Tamale in northern Ghana is the eye of the region, and is a great place to take in the best attractions and experiences the sphere has to offer. As the fastest-growing city in West Africa, it is predominantly Muslim and records warmer temperatures than cities south of Ghana. Here’s your need-to-know guide.
Kukuo is one of the developed suburbs of Tamale, though it used to be a village. It is known for its pottery industry, an occupation almost exclusively done by the local women. Kukuo is one of the densely populated communities in the Tamale Metro Area of the Northern Region.
Mba Yahaya’s grilled guinea fowl and the art and craft stall market National Culture Centre make a great food-and-culture combination in Tamale. Another magical experience would be to sip the local non-alcoholic millet or maize brew called Toose (toasted millet flour in water and fula mashed in water), or ginger lamujee drink while watching the Harmattan sunset from the rooftop of Giddipas, but there’s more. In this part of Ghana, you’ll keep coming across so many types of food and drink you never knew existed. Try out the best waakye (a dish of cooked rice and beans) in Ghana, which can be found at right opposite VRA or the one at Fatawu Bicycles. The best places for lodging, meanwhile, are Ganaa, Zosimli and African Dream hotels.
Check out the northern Ghana music scene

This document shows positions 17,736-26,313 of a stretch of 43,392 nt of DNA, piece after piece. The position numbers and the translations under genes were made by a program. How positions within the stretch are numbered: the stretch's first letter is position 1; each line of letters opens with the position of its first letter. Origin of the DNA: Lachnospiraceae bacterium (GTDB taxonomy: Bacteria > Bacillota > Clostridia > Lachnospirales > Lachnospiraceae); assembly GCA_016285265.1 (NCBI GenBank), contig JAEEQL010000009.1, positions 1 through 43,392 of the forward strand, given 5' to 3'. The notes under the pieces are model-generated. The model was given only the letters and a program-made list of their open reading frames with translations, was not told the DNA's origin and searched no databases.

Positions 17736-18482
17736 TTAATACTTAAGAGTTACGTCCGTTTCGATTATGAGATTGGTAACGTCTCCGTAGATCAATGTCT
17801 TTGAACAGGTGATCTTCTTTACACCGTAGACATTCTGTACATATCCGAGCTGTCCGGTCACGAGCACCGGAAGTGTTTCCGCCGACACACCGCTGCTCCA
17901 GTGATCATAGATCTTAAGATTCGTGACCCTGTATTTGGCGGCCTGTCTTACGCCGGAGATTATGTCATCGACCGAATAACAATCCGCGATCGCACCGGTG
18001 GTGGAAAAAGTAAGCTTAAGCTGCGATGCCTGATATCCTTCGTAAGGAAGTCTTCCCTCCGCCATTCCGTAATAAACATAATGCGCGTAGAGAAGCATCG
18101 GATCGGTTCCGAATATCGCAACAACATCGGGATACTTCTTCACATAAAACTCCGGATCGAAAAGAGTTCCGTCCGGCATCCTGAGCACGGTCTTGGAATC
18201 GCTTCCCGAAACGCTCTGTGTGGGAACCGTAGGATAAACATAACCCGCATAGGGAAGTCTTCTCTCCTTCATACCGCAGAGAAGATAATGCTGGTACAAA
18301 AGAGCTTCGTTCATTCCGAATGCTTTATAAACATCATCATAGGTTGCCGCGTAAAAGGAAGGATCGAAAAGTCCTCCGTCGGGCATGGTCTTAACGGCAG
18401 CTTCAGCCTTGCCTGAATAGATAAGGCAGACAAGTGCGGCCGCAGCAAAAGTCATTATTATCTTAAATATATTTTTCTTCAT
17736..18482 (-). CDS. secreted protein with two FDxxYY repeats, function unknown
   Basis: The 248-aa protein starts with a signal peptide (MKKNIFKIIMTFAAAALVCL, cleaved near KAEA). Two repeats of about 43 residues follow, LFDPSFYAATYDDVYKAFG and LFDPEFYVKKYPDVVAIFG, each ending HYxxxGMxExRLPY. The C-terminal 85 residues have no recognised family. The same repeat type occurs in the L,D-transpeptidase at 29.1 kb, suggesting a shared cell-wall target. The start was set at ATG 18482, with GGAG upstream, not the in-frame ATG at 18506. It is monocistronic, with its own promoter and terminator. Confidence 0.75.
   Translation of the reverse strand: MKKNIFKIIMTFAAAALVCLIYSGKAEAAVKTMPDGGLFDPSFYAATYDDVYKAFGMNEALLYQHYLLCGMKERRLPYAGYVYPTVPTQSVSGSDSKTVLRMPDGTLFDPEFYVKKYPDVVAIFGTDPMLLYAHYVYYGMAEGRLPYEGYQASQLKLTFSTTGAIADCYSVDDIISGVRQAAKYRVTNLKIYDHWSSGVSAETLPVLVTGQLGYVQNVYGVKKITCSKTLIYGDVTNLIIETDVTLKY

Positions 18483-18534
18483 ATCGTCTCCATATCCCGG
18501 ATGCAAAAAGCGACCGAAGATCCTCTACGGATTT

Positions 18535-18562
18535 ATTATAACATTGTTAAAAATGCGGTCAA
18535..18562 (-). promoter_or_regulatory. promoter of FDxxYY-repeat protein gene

As writer and historian Wunpini F. Mohammed put it,“The buzzing northern Ghanaian musicians you should know include Fancy Gadam, Maccasio, Diva One, Double Tee, Dabba Lamaley, Don Sigli, Sister Zet, One 9ra, Vizion and Nandos the Dagbandoo.” Artists in Tamale are taking music as entertainment a notch higher, building on genres such as afropop and hiplife with a contemporary taste and appeal. The main venue for music performances in Tamale is Aliu Mahama Sports Stadium, though communal occasions and small bars feature live music also.
Mole National Park offers a major draw to nature lovers. Some 94 mammal species, over 300 bird species, nine amphibian species and 33 reptile species have been recorded in Mole. The 4,912 sq km (1,897 sq mile) area is the largest reserve in Ghana, with savannah and forest space, which is home to elephants, buffalo, hippos, leopards and rare birds such as the white-backed vulture.
The king of Tamale resides at the Dakpema Palace in the Northern Region. Ghanaians understand the keen cultural importance of queens, kings and their palaces. The traditional mud fortification of the palace gives it a vintage touch, where roaming goats and chickens abound in the compound. Once your shoes are removed, you can settle on one of the many mats in the warm presence of traditional rulers, their sub-chiefs and advisers, who offer kola nuts to welcome you.
Catch up with Tamale’s dynamic culture
Tamale Fashion Week seeks to bring all made-in-Ghana fashion designers, models, accessory makers, photographers, bloggers and more under one roof to showcase their unique blend of traditional and modern apparel. Over twenty fashion designers graced the recent event which ran under the theme of ‘Vintage Meets Culture’. Tamale keeps refreshing itself with new attractions all the time – motivated tourists will particularly enjoy the through-the-city motorcycle ride.
Tamale has been voted three consecutive times by the Ghana Tourist Board as the cleanest city in Ghana. With urban governance and spatial planning practitioners looking at sustainable urban development in Tamale with respect to buildings, provision and access to urban infrastructure and basic services, the city is on to greater things. Experience the local genius in Sognaayili’s nucleated thatch settlements and see how interwoven daily life, farming and livestock rearing can be.